Last year, examiners were appointed to approximately 70 companies. This is more than double the number of appointments granted in 2007. Fewer than a third of all companies that have entered examinership since the start of 2007 are still in business. These statistics demonstrate that a worrying trend is beginning to emerge in that many ''unsuitable companies'' are now seeking to use the examinership process as their final lifeline.

Many believe that the most favourable option is already available - receivership.

The Receivership Process

A Receiver, as the name implies, is a person who is granted the legal right to receive and dispose of property belonging to others for the benefit of the secured creditor. A Receiver and Manager has the additional power to manage and trade with the company's charged assets. Although there are different types of Receivership, the most common type is one that is appointed by a secured creditor, usually a lending institution, under the powers contained in the debenture/loan document.

Powers, duties, functions of a receiver.

On the appointment of a receiver he or she will take possession of the charged assets, realise those assets and discharge the debt owing to the debenture holder. However, depending on the terms of his appointment a receiver may continue the business with a view to maintaining or maximising the value of the company's assets and seek to sell the business as a going concern.

There has been a surge in the number of receivers being appointed in recent times as banks and other secured creditors take a more aggressive approach to securing their debts. The number of receiverships over the last few years speak for themselves: 11 companies were placed in receivership in 2007, 57 companies in 2008 and as of 1 March 2009, a staggering 45 companies have been placed in receivership.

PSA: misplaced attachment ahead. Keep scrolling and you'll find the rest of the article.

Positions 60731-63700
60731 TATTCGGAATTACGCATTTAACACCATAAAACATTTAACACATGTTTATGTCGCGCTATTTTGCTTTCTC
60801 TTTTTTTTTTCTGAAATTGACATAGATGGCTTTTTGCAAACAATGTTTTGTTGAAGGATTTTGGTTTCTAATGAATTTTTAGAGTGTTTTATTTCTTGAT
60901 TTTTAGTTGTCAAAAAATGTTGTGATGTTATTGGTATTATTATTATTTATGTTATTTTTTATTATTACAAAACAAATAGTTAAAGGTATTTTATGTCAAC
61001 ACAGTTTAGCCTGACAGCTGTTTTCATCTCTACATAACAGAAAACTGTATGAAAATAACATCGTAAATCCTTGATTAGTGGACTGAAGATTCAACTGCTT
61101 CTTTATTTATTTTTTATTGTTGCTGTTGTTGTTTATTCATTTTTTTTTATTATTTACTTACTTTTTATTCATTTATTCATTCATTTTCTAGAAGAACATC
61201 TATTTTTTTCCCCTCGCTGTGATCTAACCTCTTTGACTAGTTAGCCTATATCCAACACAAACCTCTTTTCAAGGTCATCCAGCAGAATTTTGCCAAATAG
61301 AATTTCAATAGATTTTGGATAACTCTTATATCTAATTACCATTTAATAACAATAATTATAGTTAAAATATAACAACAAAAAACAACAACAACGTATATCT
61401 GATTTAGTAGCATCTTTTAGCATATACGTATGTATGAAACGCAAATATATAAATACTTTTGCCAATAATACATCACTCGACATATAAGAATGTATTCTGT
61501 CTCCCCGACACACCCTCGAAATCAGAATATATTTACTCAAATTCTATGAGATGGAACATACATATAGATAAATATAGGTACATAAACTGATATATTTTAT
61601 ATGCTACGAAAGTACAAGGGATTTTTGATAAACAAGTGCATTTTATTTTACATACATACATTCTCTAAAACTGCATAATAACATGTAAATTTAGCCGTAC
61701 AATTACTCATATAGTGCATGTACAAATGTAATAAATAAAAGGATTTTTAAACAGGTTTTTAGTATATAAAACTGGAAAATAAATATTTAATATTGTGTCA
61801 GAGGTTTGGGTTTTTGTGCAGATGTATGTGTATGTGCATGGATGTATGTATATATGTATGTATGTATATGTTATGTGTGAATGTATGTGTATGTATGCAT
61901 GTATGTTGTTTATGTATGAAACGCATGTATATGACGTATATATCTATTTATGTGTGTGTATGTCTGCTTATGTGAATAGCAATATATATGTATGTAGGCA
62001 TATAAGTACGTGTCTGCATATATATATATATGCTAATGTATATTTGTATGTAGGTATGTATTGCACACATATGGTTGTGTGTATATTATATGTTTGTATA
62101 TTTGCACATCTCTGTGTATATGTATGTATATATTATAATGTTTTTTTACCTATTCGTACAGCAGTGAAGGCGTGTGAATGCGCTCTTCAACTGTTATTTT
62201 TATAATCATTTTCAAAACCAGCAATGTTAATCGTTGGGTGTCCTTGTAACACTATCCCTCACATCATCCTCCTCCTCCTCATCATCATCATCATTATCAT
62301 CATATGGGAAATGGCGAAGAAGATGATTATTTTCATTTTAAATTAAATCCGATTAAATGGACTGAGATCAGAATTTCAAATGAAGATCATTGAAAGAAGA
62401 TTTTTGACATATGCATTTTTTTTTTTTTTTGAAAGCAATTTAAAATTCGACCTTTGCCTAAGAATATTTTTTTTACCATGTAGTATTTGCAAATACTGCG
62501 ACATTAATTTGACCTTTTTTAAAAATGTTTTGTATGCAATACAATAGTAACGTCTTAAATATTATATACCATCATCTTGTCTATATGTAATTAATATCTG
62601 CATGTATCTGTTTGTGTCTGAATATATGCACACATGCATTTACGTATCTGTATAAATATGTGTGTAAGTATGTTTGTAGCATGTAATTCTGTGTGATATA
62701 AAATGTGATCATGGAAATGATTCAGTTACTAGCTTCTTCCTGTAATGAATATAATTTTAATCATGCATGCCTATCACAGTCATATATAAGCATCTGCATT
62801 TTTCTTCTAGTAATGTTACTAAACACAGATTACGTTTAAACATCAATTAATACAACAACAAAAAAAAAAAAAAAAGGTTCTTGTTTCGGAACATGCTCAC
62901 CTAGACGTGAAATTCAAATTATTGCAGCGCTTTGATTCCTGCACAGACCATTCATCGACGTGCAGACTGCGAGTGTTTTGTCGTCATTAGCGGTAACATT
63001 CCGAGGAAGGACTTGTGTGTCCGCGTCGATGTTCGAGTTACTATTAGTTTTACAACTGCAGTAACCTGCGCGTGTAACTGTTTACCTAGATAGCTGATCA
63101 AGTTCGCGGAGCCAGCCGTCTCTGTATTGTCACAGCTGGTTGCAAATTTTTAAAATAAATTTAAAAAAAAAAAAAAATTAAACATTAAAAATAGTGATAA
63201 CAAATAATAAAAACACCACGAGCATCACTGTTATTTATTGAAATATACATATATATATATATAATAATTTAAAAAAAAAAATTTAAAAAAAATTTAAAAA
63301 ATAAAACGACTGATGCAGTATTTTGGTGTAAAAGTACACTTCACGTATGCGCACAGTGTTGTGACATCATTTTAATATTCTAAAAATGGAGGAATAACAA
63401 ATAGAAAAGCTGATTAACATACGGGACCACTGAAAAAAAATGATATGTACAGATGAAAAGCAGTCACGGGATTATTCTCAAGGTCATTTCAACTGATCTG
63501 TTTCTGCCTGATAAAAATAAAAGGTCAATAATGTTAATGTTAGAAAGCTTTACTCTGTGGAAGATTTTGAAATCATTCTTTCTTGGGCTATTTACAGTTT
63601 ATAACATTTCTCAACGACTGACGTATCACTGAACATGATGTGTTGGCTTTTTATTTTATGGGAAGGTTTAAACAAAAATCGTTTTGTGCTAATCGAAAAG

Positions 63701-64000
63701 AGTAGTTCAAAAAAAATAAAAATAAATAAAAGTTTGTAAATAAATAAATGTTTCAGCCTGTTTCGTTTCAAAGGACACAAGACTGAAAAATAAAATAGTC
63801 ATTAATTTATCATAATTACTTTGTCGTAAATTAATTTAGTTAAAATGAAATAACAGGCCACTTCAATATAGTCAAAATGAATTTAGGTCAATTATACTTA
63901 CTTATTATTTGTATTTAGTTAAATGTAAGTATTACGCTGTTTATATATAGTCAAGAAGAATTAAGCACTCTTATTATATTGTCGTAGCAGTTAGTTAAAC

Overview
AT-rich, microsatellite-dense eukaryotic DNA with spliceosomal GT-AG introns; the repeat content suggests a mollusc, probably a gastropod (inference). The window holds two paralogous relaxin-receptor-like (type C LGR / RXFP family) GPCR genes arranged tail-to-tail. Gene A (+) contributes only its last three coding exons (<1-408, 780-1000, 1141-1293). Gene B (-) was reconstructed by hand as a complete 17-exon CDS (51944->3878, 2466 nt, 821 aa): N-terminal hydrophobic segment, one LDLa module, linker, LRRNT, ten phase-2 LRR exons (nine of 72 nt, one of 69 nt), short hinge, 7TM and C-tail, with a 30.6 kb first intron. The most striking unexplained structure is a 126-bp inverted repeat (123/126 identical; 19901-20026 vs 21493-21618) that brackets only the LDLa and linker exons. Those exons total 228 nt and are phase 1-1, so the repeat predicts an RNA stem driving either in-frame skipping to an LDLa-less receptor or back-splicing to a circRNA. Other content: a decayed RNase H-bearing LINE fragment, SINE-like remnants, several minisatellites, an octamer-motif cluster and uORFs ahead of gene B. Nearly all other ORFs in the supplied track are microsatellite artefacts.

The Thomas Read Group

A petition for the examinership of the group was brought to the High Court in November 2008 by the parent company of the group. At that stage, there was an investor interested in becoming involved in the group. ACC Bank, which was owed €15.5 million by the group, opposed the examiner's plan and asked that its proposals for survival be approved instead.

ACC wanted the Thomas Read group placed into receivership and were contesting a valuation put on the premises by the Examiner. In another recent high profile examinership (i.e. Birchport Ltd), as part of that scheme of arrangement, ACC Bank had agreed to a reduction in the value of its security and the Examiner's Scheme of Arrangement was approved by the High Court.

However, in the Thomas Read examinership, ACC was not prepared to agree a reduction in its security.

It subsequently transpired that the single investor was no longer prepared to be involved in the Thomas Read group. A meeting of the directors of the parent company subsequently resolved to ask the High Court to appoint a receiver, a course of action proposed previously by ACC Bank.

In light of the fact that a receiver was appointed, the court did not exercise its discretion to order the winding up of the company. Therefore, a receiver is now appointed under the debenture which ACC Bank holds.

For suitable companies, that is those with a genuine prospect of survival if given a period of protection from their creditors, there is no doubt but that the examinership process may be just the lifeline needed. However, without the prospect of investment and a willingness of creditors to compromise their positions, receivership or liquidation is the main likely outcome.